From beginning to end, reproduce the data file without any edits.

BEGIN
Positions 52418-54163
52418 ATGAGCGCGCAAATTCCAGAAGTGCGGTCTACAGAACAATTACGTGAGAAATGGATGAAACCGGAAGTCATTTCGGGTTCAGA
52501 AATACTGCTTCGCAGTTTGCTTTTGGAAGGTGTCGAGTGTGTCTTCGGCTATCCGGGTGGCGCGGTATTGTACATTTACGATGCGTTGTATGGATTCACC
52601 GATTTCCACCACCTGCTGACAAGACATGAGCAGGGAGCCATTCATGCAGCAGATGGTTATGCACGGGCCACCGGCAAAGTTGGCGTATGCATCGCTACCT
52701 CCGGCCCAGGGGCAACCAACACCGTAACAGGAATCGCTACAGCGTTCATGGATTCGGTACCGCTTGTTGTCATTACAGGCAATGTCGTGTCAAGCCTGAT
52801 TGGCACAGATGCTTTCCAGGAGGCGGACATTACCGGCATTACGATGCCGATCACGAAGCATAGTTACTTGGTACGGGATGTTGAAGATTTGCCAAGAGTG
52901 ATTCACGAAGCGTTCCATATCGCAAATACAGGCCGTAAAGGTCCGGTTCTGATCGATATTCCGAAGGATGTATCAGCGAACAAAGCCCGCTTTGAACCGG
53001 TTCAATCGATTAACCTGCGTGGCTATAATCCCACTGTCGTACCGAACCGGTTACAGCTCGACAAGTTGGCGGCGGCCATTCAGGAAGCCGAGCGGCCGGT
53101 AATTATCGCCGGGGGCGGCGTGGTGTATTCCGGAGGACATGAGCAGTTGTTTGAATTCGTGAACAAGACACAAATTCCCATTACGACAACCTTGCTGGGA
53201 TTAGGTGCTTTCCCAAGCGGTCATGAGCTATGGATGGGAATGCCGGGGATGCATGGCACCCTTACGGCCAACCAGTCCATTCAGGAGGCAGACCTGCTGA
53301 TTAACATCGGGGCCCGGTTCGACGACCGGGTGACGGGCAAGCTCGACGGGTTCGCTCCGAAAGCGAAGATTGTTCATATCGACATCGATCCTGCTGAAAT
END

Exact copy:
Positions 52418-54163
52418 ATGAGCGCGCAAATTCCAGAAGTGCGGTCTACAGAACAATTACGTGAGAAATGGATGAAACCGGAAGTCATTTCGGGTTCAGA
52501 AATACTGCTTCGCAGTTTGCTTTTGGAAGGTGTCGAGTGTGTCTTCGGCTATCCGGGTGGCGCGGTATTGTACATTTACGATGCGTTGTATGGATTCACC
52601 GATTTCCACCACCTGCTGACAAGACATGAGCAGGGAGCCATTCATGCAGCAGATGGTTATGCACGGGCCACCGGCAAAGTTGGCGTATGCATCGCTACCT
52701 CCGGCCCAGGGGCAACCAACACCGTAACAGGAATCGCTACAGCGTTCATGGATTCGGTACCGCTTGTTGTCATTACAGGCAATGTCGTGTCAAGCCTGAT
52801 TGGCACAGATGCTTTCCAGGAGGCGGACATTACCGGCATTACGATGCCGATCACGAAGCATAGTTACTTGGTACGGGATGTTGAAGATTTGCCAAGAGTG
52901 ATTCACGAAGCGTTCCATATCGCAAATACAGGCCGTAAAGGTCCGGTTCTGATCGATATTCCGAAGGATGTATCAGCGAACAAAGCCCGCTTTGAACCGG
53001 TTCAATCGATTAACCTGCGTGGCTATAATCCCACTGTCGTACCGAACCGGTTACAGCTCGACAAGTTGGCGGCGGCCATTCAGGAAGCCGAGCGGCCGGT
53101 AATTATCGCCGGGGGCGGCGTGGTGTATTCCGGAGGACATGAGCAGTTGTTTGAATTCGTGAACAAGACACAAATTCCCATTACGACAACCTTGCTGGGA
53201 TTAGGTGCTTTCCCAAGCGGTCATGAGCTATGGATGGGAATGCCGGGGATGCATGGCACCCTTACGGCCAACCAGTCCATTCAGGAGGCAGACCTGCTGA
53301 TTAACATCGGGGCCCGGTTCGACGACCGGGTGACGGGCAAGCTCGACGGGTTCGCTCCGAAAGCGAAGATTGTTCATATCGACATCGATCCTGCTGAAAT